Evaluation of Driver Stress while Transiting Road Tunnels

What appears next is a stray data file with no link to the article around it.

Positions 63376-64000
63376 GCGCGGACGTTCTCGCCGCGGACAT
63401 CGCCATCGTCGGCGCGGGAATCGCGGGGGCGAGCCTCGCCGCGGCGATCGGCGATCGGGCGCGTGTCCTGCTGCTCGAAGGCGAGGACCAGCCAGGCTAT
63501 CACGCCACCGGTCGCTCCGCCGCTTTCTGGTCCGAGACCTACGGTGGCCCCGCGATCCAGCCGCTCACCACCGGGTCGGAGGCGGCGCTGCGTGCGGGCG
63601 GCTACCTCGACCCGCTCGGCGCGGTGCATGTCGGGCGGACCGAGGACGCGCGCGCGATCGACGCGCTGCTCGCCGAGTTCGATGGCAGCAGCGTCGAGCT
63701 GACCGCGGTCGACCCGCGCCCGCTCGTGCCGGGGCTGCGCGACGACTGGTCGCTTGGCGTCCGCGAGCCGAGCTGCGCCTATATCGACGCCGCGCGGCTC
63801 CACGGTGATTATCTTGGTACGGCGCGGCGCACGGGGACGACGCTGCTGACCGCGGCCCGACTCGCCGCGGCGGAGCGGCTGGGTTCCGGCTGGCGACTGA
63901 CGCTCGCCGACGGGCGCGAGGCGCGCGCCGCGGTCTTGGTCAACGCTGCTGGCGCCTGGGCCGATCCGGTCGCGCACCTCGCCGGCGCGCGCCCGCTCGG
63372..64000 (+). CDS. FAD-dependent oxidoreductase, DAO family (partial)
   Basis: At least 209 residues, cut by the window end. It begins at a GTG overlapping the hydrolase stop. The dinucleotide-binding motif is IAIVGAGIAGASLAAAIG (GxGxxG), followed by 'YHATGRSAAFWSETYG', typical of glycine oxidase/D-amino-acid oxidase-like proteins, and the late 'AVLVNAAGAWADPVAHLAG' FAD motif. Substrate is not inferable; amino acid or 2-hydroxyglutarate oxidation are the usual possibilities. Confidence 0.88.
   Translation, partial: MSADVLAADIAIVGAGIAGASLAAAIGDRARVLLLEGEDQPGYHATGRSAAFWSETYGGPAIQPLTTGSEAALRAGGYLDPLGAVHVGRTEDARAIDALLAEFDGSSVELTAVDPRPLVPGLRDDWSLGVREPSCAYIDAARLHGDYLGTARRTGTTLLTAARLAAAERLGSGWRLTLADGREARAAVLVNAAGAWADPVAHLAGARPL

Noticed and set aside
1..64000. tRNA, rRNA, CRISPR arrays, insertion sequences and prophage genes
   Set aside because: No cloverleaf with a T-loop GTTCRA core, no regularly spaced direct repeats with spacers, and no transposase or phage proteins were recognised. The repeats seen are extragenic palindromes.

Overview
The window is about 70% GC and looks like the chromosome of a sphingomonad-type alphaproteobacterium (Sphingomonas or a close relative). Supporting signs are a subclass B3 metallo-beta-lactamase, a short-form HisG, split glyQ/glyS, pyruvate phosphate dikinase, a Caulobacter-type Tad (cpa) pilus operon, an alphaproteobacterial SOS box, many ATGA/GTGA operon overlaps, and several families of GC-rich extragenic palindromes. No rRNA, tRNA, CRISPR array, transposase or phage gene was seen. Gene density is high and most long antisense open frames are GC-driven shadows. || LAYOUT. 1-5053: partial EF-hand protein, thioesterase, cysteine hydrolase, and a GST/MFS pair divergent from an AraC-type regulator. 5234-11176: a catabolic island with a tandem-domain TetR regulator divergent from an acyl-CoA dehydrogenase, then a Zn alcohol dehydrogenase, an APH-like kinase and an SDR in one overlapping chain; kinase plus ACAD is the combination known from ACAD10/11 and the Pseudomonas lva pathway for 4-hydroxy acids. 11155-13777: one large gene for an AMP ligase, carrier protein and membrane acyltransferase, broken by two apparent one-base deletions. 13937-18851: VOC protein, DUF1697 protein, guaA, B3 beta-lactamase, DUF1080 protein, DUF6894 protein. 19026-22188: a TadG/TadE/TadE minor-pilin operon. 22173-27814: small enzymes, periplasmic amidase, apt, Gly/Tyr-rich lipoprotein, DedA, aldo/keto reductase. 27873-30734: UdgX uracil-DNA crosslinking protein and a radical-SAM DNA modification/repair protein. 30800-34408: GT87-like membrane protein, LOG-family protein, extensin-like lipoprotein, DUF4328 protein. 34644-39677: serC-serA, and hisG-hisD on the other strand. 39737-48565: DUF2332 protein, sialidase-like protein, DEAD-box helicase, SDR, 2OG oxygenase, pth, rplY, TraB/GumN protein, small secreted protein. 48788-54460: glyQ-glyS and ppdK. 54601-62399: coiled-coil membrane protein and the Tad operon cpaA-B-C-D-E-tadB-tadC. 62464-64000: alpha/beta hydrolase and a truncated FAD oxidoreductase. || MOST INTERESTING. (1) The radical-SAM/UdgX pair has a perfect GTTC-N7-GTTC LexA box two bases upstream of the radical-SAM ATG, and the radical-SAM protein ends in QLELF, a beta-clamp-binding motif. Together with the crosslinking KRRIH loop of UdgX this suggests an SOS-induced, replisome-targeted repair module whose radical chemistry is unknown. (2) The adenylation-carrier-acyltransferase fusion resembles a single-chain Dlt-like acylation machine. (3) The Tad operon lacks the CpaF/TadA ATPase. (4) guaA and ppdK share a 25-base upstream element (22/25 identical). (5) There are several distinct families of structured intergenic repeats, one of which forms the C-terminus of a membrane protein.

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According to the reported numbers of fatal crashes, road tunnels on highways pose a severe safety risk. Based on our own experience and observations, it is supposed that one substantial reason is an increased level of anger or stress, observable through elevated levels of cognitive demand. To confirm these assumptions, we conducted an on-road experiment aimed at revealing how the human mind is affected (in terms of stress levels) when traveling through tunnels compared to driving on the open road. Test subjects were continuously monitored with an ECG device and had to steer the vehicle on a 100km long highway segment with 24 tunnel passages. Qualitative and quantitative evaluation reveals that individuals in fact experience an elevated stress level, while feeling uncomfortable with the situation. A combination of these two circumstances suggests that, in critical situations, the body might react with tonical immobility as part of its acute stress response, having devastating consequences on the road. Future work is therefore strongly encouraged to identify major stressors, so to alleviate increased stress and, thus, to increase traffic safety.